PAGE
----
100 Wild Huts is an experimental challenge I’ve set myself to build 100 small survival shelters on any piece of ground that harbours enough natural resources for the build. I intend to sleep rough in each shelter for one night and blog about the experiences. I intend to experiment with the huts form, structure and materiality in the hope that in due course this site will become a useful resource for budding adventurers and outdoor enthusiasts alike!
Thursday 6 September 2012
Wild Hut 6
M8 Motorway, Glasgow
I was walking home from the subway when I noticed a gnarly pile of pruned branches in the corner of the park. On further inspection they were all broken branches from the winter storms which had never been cleared by the local authority. I looked around for a possible ‘hut’ opportunity but the thorny hedges which bound the park were far too dense to walk through. The trees looked slightly more substantial just to the west of the park although quite a distance from the wood stock-pile. I wandered over to the taller trees and followed a muddy trail through some rhododendron bushes. Only yards from the park I arrived at a fairly sinister looking place. There were computer monitors arranged like dining chairs with an upturned metal bin for a table. There was a thick, sheltering tree canopy above with plastic bags and beer cans scattered around like misplaced ornaments. It was the perfect alcoholic outdoor living space only yards from the park.
Just beyond this was a narrow ‘shelter-belt’ of tall trees which separated the residential tenements from the noisy M8 motorway. I decided that this could be a suitable place to build a hut...although I would have to wait for the cover of darkness to transport the pile of branches which were a good distance away.
M8 Motorway (left) & Paisley Road West (right)
I waited until 8:30pm before leaving as the darkness seemed to be suitably cloaking. I walked into the park fairly nonchalantly and noticed it was comically busy for such a cold dark night. There was a chap in the middle of the park playing a saxophone and a series of dog-walkers all watching with interest. I walked past this spectacle gazing at my phone in order to look busy and disinterested. I had only just walked past when 2 police officers entered the parks western gate at a fairly slow thoughtful pace. The path curved round towards them and I was in no mood for explaining to them why I was carrying an axe and a sleeping bag whilst strolling in the park. I decided I needed a quick plan-B to avert their attention. In an effort to cause a ‘minor distraction’ I stopped and turned towards the saxophone player and started shaking my head disapprovingly. The police officers picked up their pace and headed straight for the substantial crowd which had now gathered. I used this opportunity to slip into the cover of rhododendron bushes.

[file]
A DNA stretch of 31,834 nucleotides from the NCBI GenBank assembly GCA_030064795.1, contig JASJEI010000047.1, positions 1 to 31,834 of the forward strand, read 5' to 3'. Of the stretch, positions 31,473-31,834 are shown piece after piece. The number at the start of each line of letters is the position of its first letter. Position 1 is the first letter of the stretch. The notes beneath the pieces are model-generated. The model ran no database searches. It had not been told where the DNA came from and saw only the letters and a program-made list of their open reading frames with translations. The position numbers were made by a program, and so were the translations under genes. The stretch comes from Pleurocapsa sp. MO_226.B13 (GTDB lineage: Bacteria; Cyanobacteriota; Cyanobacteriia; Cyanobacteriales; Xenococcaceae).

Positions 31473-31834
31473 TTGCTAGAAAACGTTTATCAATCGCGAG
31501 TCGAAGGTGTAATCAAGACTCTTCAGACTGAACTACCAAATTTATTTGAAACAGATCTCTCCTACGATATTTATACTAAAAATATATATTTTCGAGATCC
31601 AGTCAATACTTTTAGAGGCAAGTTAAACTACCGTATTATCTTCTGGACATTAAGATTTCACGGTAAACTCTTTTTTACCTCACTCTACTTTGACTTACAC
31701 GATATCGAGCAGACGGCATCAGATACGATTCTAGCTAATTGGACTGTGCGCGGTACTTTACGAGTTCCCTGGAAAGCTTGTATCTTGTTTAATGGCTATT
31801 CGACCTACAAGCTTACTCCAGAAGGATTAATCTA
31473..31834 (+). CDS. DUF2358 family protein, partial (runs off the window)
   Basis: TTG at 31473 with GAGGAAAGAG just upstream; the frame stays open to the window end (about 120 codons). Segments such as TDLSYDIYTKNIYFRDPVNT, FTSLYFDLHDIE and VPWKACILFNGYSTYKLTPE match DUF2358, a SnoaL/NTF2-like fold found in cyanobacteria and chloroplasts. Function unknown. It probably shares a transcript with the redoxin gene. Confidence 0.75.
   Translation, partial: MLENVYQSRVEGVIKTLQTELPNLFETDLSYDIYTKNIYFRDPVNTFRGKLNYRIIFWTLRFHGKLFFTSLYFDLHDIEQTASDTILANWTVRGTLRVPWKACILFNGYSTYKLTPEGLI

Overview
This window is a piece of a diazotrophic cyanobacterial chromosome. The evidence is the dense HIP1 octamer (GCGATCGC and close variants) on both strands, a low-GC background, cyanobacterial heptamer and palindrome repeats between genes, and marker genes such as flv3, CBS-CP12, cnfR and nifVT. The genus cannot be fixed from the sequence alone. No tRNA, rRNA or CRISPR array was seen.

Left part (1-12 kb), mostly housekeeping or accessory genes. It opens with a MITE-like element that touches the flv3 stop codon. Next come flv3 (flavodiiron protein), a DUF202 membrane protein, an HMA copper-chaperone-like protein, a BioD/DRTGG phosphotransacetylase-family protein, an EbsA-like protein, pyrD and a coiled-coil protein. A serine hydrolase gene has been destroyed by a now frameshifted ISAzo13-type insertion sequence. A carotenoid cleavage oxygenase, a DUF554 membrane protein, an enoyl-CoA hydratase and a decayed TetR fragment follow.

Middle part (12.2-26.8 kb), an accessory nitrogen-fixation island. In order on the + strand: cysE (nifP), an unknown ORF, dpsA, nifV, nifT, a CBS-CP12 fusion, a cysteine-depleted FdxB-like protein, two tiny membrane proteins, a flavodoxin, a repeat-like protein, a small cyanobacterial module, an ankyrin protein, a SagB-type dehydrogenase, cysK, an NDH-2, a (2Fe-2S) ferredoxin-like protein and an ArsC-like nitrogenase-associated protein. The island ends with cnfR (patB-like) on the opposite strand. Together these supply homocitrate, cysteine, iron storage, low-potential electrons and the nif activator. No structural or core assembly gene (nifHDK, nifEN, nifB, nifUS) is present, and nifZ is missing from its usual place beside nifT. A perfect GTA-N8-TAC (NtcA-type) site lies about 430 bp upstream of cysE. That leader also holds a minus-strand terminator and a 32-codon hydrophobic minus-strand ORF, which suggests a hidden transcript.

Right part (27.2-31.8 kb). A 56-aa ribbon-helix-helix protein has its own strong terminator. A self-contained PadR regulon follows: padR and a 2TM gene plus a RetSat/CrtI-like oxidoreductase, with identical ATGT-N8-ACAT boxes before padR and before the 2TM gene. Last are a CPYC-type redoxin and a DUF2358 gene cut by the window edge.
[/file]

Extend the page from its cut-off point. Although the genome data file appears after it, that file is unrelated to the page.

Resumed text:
I just gathered sticks in the narrow band of woods until the people dispersed and the streets fell quiet once again. I then made about 10 trips to-and-from the log pile in the park. I sorted the sticks into ‘structural’ and ‘non-structural’ (which translates as ‘wood which can support the weight of my fat bum’ and ‘wood which cannot’). I leant all the wood upright against a metal fence (in order to ‘de-slug’ them) when suddenly they all decided to slide sideways. A branch came down with some force and struck my forehead and neck. After the initial shock and pain, my first thought was...’how am I going to explain my bashed head at work tomorrow’?
I mopped some blood from my brow and made one final forage for timber over the fence to the park. I picked up the few remaining sticks when a late-night dog walker passed only a few feet away. I decided the best thing to do would be to drop the sticks and start looking at my phone in a desperate attempt not to look like a crazed ‘stick-collector’. I leant back against a tree and waited for quiet in the park once again.
The hut concept was fairly simple. I started with a long braced tripod shape - which I overlaid with shorter sticks to form a rigid sleeping platform. I then bound together clumps of road-side grass and arranged them on the timber frame like tiles, always starting from the bottom. The hut was complete by 1am and perched like an alien spacecraft at the edge of the motorway.
I was standing upright - hopping around on the grass verge in an effort to wriggle into my sleeping bag when I noticed 2 highway service vehicles parked opposite with orange lights flashing. The back vehicle had a huge neon arrow alerting motorists to use another lane. It wasn’t at all obvious what they were actually servicing (line painting...road sweeping)?...but they were watching my attempts at a complicated ‘sleeping bag manoeuvre’ – whilst hopping around the embankment like a alien-slug beside it’s timber craft. When I finally lay down on the sleeping platform, the orange lights soon disappeared along the motorway.
Hut beside the M8
Giant haulage vehicles and buses screeched past every few seconds only feet away as I lay surrounded by grass and twigs. I drifted to sleep until 7am when my phone alarms went off with annoying regularity. I gathered my things and slid through the shelter-belt of trees once again, joining the streams of commuters in the park heading for work. This hut type was particularly robust and unassuming, I wish I could say the same for my bashed forehead!